M&S defends Marble Arch store plans saying renovation will positively impact the environment

Marks & Spencer defends its plans for a new flagship store in Marble Arch amid environmental concerns
If approved, the new site at 458 Oxford Street will feature a new M&S store alongside office space and a gym.
// Marks & Spencer defends its plans for a new flagship store in Marble Arch amid environmental concerns
// The new building is set to be among the top 10% best-performing buildings in London

Marks & Spencer has defended its plans to demolish its new flagship store in London’s Marble Arch as the “right response to the climate emergency” after it was forced to halt the redevelopment amid environmental concerns.

The department store’s plan to replace the existing historic building on Oxford Street with a totally new one had been cleared by the mayor of London despite widespread criticism by activists.

However last month, Michael Gove’s Department for Levelling Up, Housing & Communities (DLUHC) stepped in and halted the plans pending further scrutiny following the release of a report on the potential carbon footprint of demolishing the building which raised concerns.


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M&S group property, store development and technology director Sacha Berendji has now claimed the renovation plans will instead “positively impact the environment”.

Berendji told The Grocer that bulldozing the current site, which is made up of three separate buildings “with poor quality structures and asbestos challenges”, was the most efficient way to tackle its current carbon impact.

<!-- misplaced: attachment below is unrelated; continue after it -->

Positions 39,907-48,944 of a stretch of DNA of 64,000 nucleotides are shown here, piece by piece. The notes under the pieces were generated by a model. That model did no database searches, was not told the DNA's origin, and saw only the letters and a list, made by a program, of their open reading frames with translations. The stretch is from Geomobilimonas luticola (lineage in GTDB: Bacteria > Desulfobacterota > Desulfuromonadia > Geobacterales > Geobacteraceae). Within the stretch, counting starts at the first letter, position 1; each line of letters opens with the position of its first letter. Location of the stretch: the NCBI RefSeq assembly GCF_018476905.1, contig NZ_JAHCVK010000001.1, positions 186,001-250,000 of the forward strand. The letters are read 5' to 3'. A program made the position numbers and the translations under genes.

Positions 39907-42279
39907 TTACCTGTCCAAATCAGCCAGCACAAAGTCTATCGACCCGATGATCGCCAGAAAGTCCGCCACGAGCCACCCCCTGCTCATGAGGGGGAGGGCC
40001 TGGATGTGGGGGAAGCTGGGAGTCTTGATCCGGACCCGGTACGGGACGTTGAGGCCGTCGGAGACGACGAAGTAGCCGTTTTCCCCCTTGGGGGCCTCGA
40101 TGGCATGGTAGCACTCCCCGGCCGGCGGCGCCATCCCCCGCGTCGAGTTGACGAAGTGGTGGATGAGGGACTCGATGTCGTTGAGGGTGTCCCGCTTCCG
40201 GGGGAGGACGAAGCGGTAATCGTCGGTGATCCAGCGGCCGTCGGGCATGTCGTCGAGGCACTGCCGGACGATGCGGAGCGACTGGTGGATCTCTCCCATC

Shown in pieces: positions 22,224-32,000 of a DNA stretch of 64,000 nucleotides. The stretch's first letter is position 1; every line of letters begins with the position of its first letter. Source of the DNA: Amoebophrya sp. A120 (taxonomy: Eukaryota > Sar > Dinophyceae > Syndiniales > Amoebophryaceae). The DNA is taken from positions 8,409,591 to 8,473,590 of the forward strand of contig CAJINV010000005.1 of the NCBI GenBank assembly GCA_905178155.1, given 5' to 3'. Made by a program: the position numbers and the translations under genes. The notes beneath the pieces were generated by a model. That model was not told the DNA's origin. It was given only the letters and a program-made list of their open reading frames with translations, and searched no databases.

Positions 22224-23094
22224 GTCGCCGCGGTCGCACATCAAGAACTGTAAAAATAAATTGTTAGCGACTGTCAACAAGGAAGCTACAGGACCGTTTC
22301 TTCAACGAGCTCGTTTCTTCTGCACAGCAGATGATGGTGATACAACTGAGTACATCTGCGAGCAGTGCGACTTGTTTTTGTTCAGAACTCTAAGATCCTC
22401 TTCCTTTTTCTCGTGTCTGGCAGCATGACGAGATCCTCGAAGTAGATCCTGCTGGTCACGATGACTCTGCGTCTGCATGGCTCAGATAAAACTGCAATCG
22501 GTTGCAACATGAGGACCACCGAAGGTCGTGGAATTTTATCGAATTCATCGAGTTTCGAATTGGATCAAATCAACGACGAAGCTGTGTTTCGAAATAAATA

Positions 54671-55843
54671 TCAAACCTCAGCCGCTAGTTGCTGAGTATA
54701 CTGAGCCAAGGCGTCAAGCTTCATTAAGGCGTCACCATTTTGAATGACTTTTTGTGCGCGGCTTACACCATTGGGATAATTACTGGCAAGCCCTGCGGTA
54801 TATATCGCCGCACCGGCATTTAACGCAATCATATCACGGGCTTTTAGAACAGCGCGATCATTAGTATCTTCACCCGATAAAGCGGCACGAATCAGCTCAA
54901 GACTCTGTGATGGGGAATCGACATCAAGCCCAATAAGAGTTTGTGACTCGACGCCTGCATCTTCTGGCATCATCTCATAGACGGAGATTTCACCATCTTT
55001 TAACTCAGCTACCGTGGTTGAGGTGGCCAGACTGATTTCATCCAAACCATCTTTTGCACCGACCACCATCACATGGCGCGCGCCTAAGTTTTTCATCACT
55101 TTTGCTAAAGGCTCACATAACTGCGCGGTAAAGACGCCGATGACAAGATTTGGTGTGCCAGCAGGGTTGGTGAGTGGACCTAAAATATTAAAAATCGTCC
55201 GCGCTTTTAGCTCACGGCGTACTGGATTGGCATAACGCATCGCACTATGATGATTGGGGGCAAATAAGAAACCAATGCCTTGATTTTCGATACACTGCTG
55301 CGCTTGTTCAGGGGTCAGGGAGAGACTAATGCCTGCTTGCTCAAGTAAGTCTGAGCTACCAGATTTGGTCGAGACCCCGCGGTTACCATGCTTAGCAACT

“We asked leading independent environmental consultants to make a detailed assessment of the carbon impact across the whole lifecycle of the proposed new building,” he said.

He explained that “much like buying an electric car – although there is an initial impact in its manufacture – the long-term benefits far outweigh those of a petrol vehicle.”

He said the new building would be “amongst the top 10% best-performing buildings in London” and use less than a quarter of the energy required by the existing ones.

Berendji said the existing store was also a “confusing warren of dense structures and misaligned floors”, which was not the environment in which the modern customer wanted to shop.

He said modernising the “old” existing store estate was “at the heart” of the retailer’s transformation strategy.

The Grocer understands that the case is still being considered by the DLUHC and stated that the recent change in administration at Westminster Council from a Conservative to a Labour leadership may also affect the redevelopment plans.

If approved, the new site at 458 Oxford Street will feature a new M&S store alongside office space and a gym.

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